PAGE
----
You'll have less trouble on the learning curve if you buy a stick of mild steel, I start folk off on 3/8" square or 1/2" round they come to the same weight per linear foot so it doesn't make much difference which. It's heavy enough to hold heat for a while so a new comer can get more done per heat but it's light enough you're not going to kill yourself making it move for you. 1/2" square is okay but on the heavy side for good beginning projects.

Once you've become proficient with the basic skills learning to evaluate and forge found steel is easier. No good reason to try climbing two learning curves at he same time, it actually takes longer and sets you up for more failures. Honest, been there done that.

Leather and iron are good pursuits though I haven't done much leather work in a long time I really enjoyed it. Still, it's not playing with fire and hitting things with hammers. That a hard one to best. What are you thinking of making besides damascus blades that is. 

Frosty The Lucky.

 

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Wow, that’s quite the welcome party, thanks guys! I’ll answer you all in a sec, thanks pnut I have now read the link and I’ll be sure to do my research for sure! I sure hope I can learn a lot on here, good luck to you too!

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Posted (edited)

Oh cool Thomas ! I would’ve loved to apprentice to a swordmaker or swordsmith! Too bad there aren’t many willing to apprentice where I’m from, even before corona. I have a picture of my tools bellow, I tried to make the picture smaller but my phone is acting up, and I was too busy today to change the sizes, but I have a short-handled sledge and an engineering hammer I think? And I got a couple of ball peen hammers, one almost twice as big as the other, a couple wielding hammers I think (I know they don’t have spring handles to differentiate the heat, they came that way. I also have 3 files, 2 with round sides, I have 2 tongs I made with a little help, also have a black bandana, wielding apron, safety glasses, earplugs, wielding gloves, and the thing standing in the back of the box is my dragon I made, although I think it’s a snake now cause I had a time constraint and couldn’t add in more features, I’ll post my leatherworking tools later in my gallery, as well as the 18th century barn I’m setting up shop in, and the firepoker I made. I’m interested in trying to learn as much blacksmithing and leatherworking as I can, although the most interesting I want to do is bladesmithing and Damascus, as well as custom work, I work as a farmhand for my parents so that keeps rent, food, horse board, and that is how I got the barn, unfortunately I don’t have much to spare until my gst check, although I am going for training to be a youth peer support worker once this corona thing blows over. And my market doesn’t look very well with corona, but once it’s over it’ll be way better as I live next to Cochrane which is a very rich town, and I already have a business name, a logo I’m drawing, and a slogan, I’m also be working on a website when I get there and I have deep ties with Cochrane, and plus cosplayers from Calgary are always looking for a good deal. And I’m not sure if I have something like a small business administration where I’m from, all the businesses I know just do paperwork and send it to the government and they sort it out, I’ll check it out. I have very good chemistry, mathematical, and spiritual skills, as well as being intuitive, adaptive, an out of the box thinker, and a problem solver, with the spiritual stuff, I can make holy water and fire, raise flames certain way, and I sometimes forge the soul of an item with part of my own and can insert it in a body of a similar item to make it complete. As for hobbies, I do horseback riding, archery, and novel writing!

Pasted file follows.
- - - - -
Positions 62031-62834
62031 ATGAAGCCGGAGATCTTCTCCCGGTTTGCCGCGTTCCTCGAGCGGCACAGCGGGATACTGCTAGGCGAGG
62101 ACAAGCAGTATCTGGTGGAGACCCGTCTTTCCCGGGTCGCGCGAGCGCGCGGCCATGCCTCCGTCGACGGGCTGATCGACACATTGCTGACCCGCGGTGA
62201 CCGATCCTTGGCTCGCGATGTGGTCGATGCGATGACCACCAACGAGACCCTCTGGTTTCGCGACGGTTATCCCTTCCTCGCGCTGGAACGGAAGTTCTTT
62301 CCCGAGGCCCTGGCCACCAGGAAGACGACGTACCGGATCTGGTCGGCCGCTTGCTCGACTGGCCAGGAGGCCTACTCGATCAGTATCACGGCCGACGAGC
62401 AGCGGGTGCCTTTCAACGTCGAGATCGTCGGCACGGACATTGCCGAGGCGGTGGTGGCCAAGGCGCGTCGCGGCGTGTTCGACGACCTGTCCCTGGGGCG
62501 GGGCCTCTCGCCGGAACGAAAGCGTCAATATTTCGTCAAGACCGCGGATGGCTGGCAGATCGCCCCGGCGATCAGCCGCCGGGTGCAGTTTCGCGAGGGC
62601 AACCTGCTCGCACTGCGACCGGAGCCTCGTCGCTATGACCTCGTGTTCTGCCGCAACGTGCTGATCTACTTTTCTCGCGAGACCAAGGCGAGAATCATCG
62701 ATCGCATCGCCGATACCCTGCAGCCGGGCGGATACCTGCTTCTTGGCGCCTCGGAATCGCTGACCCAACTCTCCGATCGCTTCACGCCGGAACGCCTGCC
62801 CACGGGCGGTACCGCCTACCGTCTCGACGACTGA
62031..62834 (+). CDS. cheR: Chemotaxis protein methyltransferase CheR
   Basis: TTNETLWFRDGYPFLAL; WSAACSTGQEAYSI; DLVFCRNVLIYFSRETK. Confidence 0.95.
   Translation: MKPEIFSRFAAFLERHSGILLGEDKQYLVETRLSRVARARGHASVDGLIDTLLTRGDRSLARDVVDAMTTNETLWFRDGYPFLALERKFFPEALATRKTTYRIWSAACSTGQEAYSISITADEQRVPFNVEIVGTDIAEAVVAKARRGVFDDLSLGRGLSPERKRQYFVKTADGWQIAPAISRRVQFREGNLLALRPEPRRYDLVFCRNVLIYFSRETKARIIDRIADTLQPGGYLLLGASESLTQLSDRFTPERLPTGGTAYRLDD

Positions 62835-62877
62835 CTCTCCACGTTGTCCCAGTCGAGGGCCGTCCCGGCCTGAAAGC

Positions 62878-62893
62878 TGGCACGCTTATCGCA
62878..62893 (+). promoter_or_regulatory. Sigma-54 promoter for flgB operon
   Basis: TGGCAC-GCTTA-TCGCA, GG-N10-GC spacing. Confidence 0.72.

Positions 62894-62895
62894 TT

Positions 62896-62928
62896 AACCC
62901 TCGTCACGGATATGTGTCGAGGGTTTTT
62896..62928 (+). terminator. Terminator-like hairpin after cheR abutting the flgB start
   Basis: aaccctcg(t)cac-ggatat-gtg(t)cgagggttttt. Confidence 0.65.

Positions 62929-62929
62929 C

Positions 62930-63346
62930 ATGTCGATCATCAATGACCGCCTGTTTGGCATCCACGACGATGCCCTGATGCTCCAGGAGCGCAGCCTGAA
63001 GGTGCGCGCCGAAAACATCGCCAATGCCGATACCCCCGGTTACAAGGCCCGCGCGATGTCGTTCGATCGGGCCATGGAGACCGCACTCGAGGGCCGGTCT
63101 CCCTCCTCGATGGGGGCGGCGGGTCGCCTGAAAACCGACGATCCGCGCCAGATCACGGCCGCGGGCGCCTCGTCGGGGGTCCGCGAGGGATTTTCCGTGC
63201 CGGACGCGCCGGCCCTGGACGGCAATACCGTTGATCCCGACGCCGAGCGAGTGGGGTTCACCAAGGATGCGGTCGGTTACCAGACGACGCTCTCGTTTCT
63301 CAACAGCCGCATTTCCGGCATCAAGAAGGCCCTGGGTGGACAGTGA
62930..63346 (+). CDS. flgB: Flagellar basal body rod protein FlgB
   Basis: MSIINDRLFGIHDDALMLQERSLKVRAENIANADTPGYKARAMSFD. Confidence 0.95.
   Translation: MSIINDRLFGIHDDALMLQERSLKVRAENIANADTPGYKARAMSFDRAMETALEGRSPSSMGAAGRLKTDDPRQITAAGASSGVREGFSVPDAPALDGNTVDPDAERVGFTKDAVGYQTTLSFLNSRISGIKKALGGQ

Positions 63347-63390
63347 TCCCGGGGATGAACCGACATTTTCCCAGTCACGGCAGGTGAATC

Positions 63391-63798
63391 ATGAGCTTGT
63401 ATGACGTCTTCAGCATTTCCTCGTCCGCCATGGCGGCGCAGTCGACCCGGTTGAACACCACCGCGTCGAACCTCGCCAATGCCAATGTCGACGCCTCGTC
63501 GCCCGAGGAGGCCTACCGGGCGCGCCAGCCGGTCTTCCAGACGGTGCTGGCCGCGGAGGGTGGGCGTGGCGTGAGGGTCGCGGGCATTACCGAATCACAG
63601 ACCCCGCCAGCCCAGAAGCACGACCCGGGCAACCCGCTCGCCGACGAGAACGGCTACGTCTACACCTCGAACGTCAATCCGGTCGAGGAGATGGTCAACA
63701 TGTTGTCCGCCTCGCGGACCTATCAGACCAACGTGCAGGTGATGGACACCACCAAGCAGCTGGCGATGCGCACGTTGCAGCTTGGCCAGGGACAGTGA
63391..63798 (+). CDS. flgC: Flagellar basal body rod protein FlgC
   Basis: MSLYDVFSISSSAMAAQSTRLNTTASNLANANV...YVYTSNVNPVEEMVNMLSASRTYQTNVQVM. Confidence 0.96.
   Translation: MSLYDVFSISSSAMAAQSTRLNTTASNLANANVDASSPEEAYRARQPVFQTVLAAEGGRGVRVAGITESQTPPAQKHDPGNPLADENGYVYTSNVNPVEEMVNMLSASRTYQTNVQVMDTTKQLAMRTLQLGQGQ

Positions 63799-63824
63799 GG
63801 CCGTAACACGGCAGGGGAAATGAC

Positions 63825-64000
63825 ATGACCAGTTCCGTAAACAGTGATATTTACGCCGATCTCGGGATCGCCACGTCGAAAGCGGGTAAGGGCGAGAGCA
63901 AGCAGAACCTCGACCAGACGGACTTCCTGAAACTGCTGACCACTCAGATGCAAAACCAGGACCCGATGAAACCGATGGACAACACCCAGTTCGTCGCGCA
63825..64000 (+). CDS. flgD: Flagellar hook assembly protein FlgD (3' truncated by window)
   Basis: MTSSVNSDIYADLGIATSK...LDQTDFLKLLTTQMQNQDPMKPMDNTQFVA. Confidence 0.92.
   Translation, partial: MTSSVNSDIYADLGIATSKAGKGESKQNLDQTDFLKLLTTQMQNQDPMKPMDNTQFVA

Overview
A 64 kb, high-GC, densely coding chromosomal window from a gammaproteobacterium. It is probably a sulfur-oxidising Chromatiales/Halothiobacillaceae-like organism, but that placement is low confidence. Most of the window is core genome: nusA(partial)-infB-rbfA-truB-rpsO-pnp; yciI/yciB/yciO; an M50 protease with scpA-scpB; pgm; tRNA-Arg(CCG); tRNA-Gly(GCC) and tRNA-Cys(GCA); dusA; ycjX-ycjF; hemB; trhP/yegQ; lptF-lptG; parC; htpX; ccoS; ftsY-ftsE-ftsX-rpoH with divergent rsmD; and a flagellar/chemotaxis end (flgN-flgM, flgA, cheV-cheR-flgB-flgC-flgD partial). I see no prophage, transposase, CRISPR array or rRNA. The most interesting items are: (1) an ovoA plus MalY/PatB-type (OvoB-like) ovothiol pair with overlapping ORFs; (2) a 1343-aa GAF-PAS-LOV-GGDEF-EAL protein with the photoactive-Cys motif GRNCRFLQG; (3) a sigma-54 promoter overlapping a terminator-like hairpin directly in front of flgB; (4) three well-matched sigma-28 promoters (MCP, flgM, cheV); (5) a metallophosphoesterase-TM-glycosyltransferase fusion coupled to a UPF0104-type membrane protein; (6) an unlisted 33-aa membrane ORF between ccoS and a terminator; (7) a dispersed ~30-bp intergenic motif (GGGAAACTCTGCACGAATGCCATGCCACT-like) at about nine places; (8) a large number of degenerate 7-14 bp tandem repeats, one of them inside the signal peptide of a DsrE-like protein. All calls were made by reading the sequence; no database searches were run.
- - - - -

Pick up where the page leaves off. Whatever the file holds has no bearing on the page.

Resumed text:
85C15D29-6660-4D98-9899-DBEDD10DD8A6.jpeg

Thank you irondragon I will try my best! I don’t want to get on the mods bad sides, I just realized how the text thing works with the posting now, I’ll fix it! Cool slogan “in rust we trust”

Edited by blackraptor
Accidentally made the text too big